Decided: March 28, 1949.
THE STATE OF NEW JERSEY, RESPONDENT,
MATTHEW W. ENGELS, DEFENDANT-APPELLANT
Jacobs, Eastwood and Bigelow. The opinion of the court was delivered by Bigelow, J.A.D.
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Engels, who is a State Fish and Game Warden, was convicted of an atrocious assault and battery committed upon one Frank Perona by shooting him with a .22 caliber revolver. Engels' defense was this: He was about to search Perona's light automobile truck for game under authority of R.S. 23:10-20; Perona attacked him, and he shot in self-defense.
A few minutes before the shooting, Engels, who was in an automobile, had stopped Perona's truck on the highway to search it. There were high words between the two men. It is not clear whether Engels completed his examination of the contents of the truck before Perona drove off, Engels following closely. They came to Perona's place of residence, where Perona drove from the highway onto his private driveway and Engels did the same, stopping his car a few feet from Perona's vehicle. Both men jumped to the ground, Engels with a black-jack in his hand. Perona seized a stick or club about the size of a baseball bat; Engels darted back to his car where he snatched up the pistol. Engels asserted, and Perona denied, that the latter struck him with the club several times before Engels fired.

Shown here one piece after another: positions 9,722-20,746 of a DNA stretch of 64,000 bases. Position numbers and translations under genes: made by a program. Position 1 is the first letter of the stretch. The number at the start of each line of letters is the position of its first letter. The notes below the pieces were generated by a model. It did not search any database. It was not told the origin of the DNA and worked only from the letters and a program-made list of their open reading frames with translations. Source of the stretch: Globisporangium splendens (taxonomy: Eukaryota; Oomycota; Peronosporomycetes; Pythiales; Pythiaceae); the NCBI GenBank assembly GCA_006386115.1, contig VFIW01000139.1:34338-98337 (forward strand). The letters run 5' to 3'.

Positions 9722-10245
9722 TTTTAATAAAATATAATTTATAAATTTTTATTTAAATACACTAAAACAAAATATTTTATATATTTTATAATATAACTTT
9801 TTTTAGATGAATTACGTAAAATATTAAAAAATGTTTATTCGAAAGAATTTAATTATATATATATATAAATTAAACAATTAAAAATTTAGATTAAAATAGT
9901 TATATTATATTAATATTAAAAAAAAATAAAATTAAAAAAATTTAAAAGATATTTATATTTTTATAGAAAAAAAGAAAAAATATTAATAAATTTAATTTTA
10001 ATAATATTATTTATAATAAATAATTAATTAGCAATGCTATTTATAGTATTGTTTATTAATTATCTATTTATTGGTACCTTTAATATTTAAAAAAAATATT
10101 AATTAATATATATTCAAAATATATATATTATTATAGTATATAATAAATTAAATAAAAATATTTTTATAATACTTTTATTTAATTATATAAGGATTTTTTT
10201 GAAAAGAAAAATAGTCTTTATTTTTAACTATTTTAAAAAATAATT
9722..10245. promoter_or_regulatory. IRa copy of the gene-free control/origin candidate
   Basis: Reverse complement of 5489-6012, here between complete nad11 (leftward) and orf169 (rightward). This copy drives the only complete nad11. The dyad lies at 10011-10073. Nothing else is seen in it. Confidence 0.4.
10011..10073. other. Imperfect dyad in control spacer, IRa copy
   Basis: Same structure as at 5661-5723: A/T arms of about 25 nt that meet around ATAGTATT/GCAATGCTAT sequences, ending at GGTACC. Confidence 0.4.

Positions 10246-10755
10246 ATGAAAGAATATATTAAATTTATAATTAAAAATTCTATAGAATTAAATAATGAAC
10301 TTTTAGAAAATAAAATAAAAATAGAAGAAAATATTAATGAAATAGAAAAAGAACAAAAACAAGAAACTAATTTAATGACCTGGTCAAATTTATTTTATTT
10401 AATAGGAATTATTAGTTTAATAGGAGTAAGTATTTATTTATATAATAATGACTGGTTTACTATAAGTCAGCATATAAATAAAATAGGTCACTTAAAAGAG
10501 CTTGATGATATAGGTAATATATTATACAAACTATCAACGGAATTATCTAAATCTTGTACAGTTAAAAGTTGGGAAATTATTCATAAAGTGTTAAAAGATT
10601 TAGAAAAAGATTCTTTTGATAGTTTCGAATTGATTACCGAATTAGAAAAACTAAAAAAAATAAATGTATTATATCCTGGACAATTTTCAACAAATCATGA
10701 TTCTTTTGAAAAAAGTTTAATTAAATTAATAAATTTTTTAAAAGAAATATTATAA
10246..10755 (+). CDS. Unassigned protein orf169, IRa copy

Now let us consider objections to rulings of the trial court on evidence offered on the subject of Perona's reputation. Engels was permitted to testify that he knew what was Perona's reputation "for being violent, quarrelsome or dangerous." He was then asked, "What was his reputation?" The Court sustained an objection. Defendant was next asked what was in his mind when Perona was striking him with the club. The Court struck out Engels' answer adding, "I think the witness understands he can't give hearsay evidence. What was in your mind, not what somebody told you." Defendant then answered, "I thought if he hit me in the head with that club, he would kill me."